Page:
* Median survival 86 weeks vs expected 24 weeks
* Full results from Phase II trial expected mid-2011
By Deena Beasley
LOS ANGELES, Oct 18 (Reuters) - Interim results from a mid-stage trial of an experimental brain cancer drug developed by Peregrine Pharmaceuticals Inc PPHM.O show that patients lived about 3 1/2 times as long as would be expected if they were left untreated, according to the company.
Peregrine said the trial’s first 14 patients lived a median of 86 weeks, compared with expected survival of about 24 weeks for patients whose cancer has recurred.
“It’s extremely encouraging,” Joseph Shan, the company’s head of clinical and regulatory affairs, told Reuters in a telephone interview.
Shan said a couple of patients treated in an earlier trial of the drug, Cotara, are still alive nine years later,
The current trial is expected to enroll up to 40 patients with glioblastoma multiforme — the most common and deadly form of brain cancer — whose disease has recurred following standard treatment.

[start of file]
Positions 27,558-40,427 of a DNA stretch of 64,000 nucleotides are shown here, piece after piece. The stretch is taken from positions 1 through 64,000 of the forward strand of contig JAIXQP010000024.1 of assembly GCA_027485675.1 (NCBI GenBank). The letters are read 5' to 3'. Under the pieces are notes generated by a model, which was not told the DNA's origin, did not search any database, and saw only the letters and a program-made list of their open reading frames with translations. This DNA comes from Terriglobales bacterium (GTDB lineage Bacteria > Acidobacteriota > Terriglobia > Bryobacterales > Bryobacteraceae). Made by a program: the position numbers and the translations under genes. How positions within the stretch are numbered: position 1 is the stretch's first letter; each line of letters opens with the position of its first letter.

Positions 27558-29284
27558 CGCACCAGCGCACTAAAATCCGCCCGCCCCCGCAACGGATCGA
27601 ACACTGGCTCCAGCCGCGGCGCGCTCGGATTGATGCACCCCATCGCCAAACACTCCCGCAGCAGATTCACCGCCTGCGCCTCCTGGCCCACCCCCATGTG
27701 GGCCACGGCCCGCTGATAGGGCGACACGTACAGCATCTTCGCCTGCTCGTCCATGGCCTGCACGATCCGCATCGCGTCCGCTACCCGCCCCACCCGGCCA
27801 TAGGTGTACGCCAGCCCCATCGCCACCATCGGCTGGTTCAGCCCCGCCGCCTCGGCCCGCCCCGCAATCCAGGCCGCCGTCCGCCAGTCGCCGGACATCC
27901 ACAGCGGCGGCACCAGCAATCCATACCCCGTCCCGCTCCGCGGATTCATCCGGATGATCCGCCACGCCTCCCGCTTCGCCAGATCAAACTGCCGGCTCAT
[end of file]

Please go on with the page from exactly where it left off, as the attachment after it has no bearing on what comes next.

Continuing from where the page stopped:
The initial findings are from patients enrolled at a medical center in New Delhi, India. Full trial results, including U.S. sites, are expected by mid-2011.
Cotara is a genetically engineered antibody designed to target certain cancer cells that also carries a cell-killing radioactive isotope. It is infused directly into the tumor, with the aim of sparing healthy tissue from the radiation.
Peregrine said it plans to meet with U.S. regulators next year to discuss how best to move forward with development of the drug.
Similar “radioimmunotherapies” like Zevalin, now sold by Spectrum Pharmaceuticals Inc (SPPI.O) for non-Hodgkin’s lymphoma, have had limited commercial success due largely to a combination of reimbursement issues and the complexity of coordinating patient care between oncologists and hospitals.
Steven King, Peregrine’s chief executive officer, said Zevalin, which is infused throughout the body, is associated with bone marrow suppression — which is not an issue with Cotara since it is sent directly into brain tumors.
He explained that a radiation/oncology group is involved in delivering the drug, but patients are being overseen by a neurosurgeon.
“Clearly we think there is a nice market for a drug like Cotara,” King said. “It is only used as single agent, single infusion, but there is the potential to combine it with other drugs.”
Side effects of Cotara seen in the trial included swelling of the brain, seizures and headaches.
The study results were presented at the Congress of Neurological Surgeons Annual Meeting in San Francisco.